I had never tried this before but another developer passed it along as a method to refine a SOQL query to find Accounts that didn't have Opptys:

List<Account> accts = [SELECT Id, Name FROM Account 
                       WHERE Id NOT IN 
                             (SELECT AccountId from Opportunity) AND
                       LastActivityDate = null];

Namely, my question is can I continue to use the nested SELECT query to refine lists as I did above?

This method worked great but I'm afraid to use it in a trigger as I feel like it may hit SOQL limits?

3 Answers 3


If you have a LDV (Large Data Volume), which kicks in around 1,000,000 rows of data (for standard objects), then your query may start to fail with non-selective query errors. However, as long as your other filters are selective enough, this might not be a problem. Keep in mind that "OR" is not allowed with sub-select semi-joins as well, so if you need to combine OR values, then you'll also be limited in that manner. Those potential issues aside, you can certainly use this method.


Just a thought, as an optimization. Opportunity is a Master-Detail object of Account. You can create a standard Rollup Summary Field on Account equal to the count of Opportunities. Now your SOQL can just filter on the rollup field being 0. Much less expensive query.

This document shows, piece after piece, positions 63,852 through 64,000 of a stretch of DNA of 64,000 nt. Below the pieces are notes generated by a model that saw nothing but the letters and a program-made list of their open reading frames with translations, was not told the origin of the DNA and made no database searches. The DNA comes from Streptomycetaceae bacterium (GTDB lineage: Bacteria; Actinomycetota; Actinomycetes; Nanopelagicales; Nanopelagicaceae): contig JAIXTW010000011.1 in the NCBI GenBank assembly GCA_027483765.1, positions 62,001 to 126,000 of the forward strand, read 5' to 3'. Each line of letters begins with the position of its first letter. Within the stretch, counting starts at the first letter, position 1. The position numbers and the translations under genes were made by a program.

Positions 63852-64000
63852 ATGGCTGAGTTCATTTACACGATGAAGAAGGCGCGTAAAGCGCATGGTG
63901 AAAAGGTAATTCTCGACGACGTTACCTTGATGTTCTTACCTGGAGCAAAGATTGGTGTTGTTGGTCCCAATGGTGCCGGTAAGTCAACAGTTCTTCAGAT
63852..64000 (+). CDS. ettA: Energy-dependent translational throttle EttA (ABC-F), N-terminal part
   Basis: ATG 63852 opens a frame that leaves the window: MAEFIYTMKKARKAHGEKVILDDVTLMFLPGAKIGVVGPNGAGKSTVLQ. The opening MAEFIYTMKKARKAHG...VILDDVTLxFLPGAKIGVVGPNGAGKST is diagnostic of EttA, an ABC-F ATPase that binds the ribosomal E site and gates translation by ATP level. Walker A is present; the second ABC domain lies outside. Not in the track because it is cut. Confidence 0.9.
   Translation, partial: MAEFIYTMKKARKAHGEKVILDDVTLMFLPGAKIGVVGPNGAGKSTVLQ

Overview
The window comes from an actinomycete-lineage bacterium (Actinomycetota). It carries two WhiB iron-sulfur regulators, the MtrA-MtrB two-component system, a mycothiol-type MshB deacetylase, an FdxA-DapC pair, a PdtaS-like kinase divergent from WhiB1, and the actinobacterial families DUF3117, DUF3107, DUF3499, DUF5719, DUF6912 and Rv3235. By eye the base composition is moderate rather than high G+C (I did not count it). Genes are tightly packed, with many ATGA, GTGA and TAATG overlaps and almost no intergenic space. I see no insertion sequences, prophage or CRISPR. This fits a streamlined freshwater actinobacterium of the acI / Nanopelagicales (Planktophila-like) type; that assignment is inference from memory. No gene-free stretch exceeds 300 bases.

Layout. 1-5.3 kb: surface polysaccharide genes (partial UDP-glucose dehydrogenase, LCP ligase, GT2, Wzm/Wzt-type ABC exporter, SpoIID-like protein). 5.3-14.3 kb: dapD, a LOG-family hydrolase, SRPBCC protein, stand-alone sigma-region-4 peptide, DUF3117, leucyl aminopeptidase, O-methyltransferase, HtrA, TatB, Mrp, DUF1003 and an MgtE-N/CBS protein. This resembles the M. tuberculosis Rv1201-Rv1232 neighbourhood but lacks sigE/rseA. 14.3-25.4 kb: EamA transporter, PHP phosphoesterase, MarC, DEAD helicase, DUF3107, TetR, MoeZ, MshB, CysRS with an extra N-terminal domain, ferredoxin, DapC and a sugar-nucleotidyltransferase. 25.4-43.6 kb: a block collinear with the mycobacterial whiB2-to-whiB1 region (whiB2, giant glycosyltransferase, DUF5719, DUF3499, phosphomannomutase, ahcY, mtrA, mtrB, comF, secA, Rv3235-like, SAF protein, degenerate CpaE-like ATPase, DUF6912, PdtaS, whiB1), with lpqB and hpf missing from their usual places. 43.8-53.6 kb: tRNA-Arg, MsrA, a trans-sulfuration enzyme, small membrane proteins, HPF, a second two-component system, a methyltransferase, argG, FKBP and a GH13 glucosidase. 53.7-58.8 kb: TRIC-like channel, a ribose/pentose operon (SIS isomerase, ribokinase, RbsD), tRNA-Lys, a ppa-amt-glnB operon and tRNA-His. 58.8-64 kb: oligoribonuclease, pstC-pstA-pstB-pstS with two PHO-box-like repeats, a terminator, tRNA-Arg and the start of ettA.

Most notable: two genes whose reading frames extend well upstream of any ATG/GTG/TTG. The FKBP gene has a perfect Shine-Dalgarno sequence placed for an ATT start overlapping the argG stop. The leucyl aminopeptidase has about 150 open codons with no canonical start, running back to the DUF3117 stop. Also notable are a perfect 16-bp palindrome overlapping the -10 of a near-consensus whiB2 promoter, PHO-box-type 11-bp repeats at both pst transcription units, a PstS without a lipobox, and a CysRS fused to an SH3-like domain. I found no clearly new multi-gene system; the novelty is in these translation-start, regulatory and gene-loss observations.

It's a perfectly legitimate SOQL query, but yes, you do run the risk of encountering SOQL limits, and you should evaluate those risks against the total data volume that you presently have and reasonably project in your org.

This query could be in danger of hitting the SOQL row limit of 50,000 rows; depending on the total data volume, you could also risk selectivity exceptions, which kick in in a trigger context at 200,000 total records in an object table.

(thank you to @sfdcfox for correcting my error regarding the SOQL row limit, which does not aggregate the count from the semi-join as it does with subqueries)

  • great info, thanks @David! If I could mark both responses as accepted, I would! Commented Mar 3, 2018 at 1:18
  • Actually, this answer is incorrect in part. The subquery does not count towards the 50k limit.
    – sfdcfox
    Commented Mar 3, 2018 at 2:04
  • @sfdcfox, I tested it in a developer edition (see above) and the subquery is counted towards Limits.getQueryRows().
    – David Reed
    Commented Mar 3, 2018 at 2:23
  • @DavidReed You did the wrong query. sub-query rows count, but semi-join queries do not. Try it with select id from account where id not in (select accountid from contact).
    – sfdcfox
    Commented Mar 3, 2018 at 2:39
  • @sfdcfox Indeed, I am a fool tonight! Thank you for educating me.
    – David Reed
    Commented Mar 3, 2018 at 2:43

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